Mapping the Philosophy of Social Science

How would you map the current state of the philosophy of social science? I really like how Daniel Little does this here – it’s a very informative post which deserves to be read in full:

There is a traditional lineup of topics that has guided courses and books in the philosophy of social science. But a shorter list of topics have generated a great deal of debate and discussion in the field today. Here is a sketch:

  • Reduction and emergence; microfoundations and meso causation
  • Actor centered sociology
  • Microfoundations
  • Social ontology; heterogeneity and plasticity; assemblage; actor-network theory
  • Analytical sociology
  • Causal mechanisms
  • Critical realism
  • The status of social structures

In each of these areas there are well defined debates underway, and in some cases there are interesting cross-references across these areas of theorizing. If we were drawing a graph of these debates, we might consider several major poles — analytical sociology, critical realism, and ANT — and arrange the other topics according to their interconnectedness with the claims of one or the other of these poles.

I think these maps are important because of what Omar Lizardo identifies as the changing place of theory in the intellectual field of contemporary Sociology. I don’t think the trends he identifies are as true in the UK as in the US but the former is definitely heading in the direction of the latter. Lizardo’s argument is that theory is being de-institutionalised (i.e. gradually marginalised in graduate education) and de-valued (theory papers are worth less and less) with an ensuing fragmentation of the field undermining any consensus about its means and end – how theory should be ‘done’, how theory should be evaluated, what issues are important etc. His arguments leads to an important recommendation:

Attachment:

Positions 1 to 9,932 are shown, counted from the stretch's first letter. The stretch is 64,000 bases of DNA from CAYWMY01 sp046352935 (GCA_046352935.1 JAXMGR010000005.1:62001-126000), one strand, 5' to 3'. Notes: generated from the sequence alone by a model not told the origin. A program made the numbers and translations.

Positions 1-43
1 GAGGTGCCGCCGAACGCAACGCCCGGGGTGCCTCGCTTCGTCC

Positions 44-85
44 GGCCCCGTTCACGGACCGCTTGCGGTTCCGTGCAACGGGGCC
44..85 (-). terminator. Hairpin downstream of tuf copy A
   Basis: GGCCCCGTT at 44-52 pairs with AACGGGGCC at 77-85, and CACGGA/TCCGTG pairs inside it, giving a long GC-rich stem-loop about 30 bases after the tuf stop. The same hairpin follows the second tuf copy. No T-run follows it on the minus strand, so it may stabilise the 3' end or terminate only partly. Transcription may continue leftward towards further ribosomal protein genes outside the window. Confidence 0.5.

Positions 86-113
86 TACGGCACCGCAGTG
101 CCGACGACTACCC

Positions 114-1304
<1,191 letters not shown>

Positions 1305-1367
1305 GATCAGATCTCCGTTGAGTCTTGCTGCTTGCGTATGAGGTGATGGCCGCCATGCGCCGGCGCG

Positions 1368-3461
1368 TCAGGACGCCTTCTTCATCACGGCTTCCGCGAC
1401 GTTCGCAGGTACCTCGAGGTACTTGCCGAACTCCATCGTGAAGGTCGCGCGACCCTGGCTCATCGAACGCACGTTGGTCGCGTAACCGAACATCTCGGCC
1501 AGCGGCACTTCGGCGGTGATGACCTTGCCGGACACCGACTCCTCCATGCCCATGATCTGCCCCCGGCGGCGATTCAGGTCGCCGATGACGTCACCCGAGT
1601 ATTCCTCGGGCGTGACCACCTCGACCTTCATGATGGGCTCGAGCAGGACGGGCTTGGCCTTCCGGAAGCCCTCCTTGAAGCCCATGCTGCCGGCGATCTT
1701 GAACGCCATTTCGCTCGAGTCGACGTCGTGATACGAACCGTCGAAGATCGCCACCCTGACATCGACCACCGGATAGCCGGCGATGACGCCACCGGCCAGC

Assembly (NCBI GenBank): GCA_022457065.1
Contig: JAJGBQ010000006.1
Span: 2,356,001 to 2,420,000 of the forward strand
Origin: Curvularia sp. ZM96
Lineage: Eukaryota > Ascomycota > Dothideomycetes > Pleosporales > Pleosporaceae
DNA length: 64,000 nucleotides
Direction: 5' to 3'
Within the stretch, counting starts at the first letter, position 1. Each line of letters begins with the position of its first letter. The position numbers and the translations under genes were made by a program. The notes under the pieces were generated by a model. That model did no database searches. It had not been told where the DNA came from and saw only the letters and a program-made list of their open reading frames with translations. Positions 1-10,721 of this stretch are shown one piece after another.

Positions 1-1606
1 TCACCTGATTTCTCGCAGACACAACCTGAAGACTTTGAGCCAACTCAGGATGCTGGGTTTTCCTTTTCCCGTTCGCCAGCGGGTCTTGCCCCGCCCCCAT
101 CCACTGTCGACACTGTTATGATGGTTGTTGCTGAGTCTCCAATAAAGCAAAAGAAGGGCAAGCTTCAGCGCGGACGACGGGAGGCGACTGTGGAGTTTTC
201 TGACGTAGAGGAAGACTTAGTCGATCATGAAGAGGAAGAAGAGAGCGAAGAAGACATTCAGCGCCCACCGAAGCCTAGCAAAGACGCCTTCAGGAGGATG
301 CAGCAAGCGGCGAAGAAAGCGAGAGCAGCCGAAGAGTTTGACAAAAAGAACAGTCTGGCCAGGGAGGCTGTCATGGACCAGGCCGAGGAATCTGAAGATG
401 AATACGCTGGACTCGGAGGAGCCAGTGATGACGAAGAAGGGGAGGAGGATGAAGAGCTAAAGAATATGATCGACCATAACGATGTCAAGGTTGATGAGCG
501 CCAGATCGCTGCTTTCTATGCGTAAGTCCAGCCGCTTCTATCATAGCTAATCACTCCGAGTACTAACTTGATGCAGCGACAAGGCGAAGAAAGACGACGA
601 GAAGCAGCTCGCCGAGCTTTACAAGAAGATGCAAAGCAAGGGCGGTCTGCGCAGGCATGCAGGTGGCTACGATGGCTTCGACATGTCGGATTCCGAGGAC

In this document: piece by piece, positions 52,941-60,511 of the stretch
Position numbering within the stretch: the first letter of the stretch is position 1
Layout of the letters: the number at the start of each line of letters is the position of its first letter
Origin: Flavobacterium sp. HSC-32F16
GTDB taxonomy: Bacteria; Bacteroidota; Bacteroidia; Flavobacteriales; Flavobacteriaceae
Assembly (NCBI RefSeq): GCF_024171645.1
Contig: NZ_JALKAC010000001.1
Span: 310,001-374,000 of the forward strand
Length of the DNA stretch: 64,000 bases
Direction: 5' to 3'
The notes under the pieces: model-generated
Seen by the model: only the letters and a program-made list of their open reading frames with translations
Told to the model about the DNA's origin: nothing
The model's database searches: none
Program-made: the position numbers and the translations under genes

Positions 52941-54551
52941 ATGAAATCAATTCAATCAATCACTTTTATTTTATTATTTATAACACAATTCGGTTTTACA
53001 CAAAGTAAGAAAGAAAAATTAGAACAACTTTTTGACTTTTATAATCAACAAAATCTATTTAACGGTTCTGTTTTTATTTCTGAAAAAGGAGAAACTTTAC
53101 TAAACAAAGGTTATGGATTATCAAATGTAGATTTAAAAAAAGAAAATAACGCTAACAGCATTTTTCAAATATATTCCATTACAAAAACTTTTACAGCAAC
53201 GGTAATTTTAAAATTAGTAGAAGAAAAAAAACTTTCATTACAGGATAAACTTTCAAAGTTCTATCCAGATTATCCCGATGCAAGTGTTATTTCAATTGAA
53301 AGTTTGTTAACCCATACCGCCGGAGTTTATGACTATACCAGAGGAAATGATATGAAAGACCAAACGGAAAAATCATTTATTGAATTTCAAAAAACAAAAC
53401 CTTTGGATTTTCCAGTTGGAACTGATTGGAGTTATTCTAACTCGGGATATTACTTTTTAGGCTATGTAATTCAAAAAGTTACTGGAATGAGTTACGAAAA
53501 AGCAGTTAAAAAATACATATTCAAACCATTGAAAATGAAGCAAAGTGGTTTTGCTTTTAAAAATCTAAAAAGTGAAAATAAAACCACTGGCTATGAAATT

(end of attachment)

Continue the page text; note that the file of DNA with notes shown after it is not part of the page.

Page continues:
The main point is that theory and theorizing is just not a single thing. Yet, the problem is that this is not just a definitional or “lexicographic” issue, or even an issue of the fundamental polysemy of all meanings; it is a reality, an objective fact that there are multiple modes of doing theory and that these modes entail a different set of initial dispositions, a different history of acquisition, and ultimately the mastery of distinct (and possibly conflicting) sets of skills. I think that the proper metaphor is that there exist different “genres” of theory, and that we can all become proficient (realistically) in one, two, or at most three of these genres. As theory becomes devalued, and the field becomes increasingly heteronomous, the basic danger is to rush into thinking that our salvation entails the privileging of any one of these genres (e.g. the one preferred by so-called “Analytical Sociologists”) to the denigration of all others (e.g. theory in the classical mode, or theory in the meta-methodological mode). This (essentially retrogressive) temptation must be fought at all costs.

http://www3.nd.edu/~olizardo/papers/theory-remarks.pdf

I think mapping in Little’s sense can be an important antidote to this tendency. It can help us get a sense of the theoretical landscape as a whole, encouraging debate about the key issues and how different approaches relate to them. I don’t think it can ‘fix’ theoretical fragmentation but I think it can ameliorate some of the negative tendencies which flow from it.


Categories: Outflanking Platitudes

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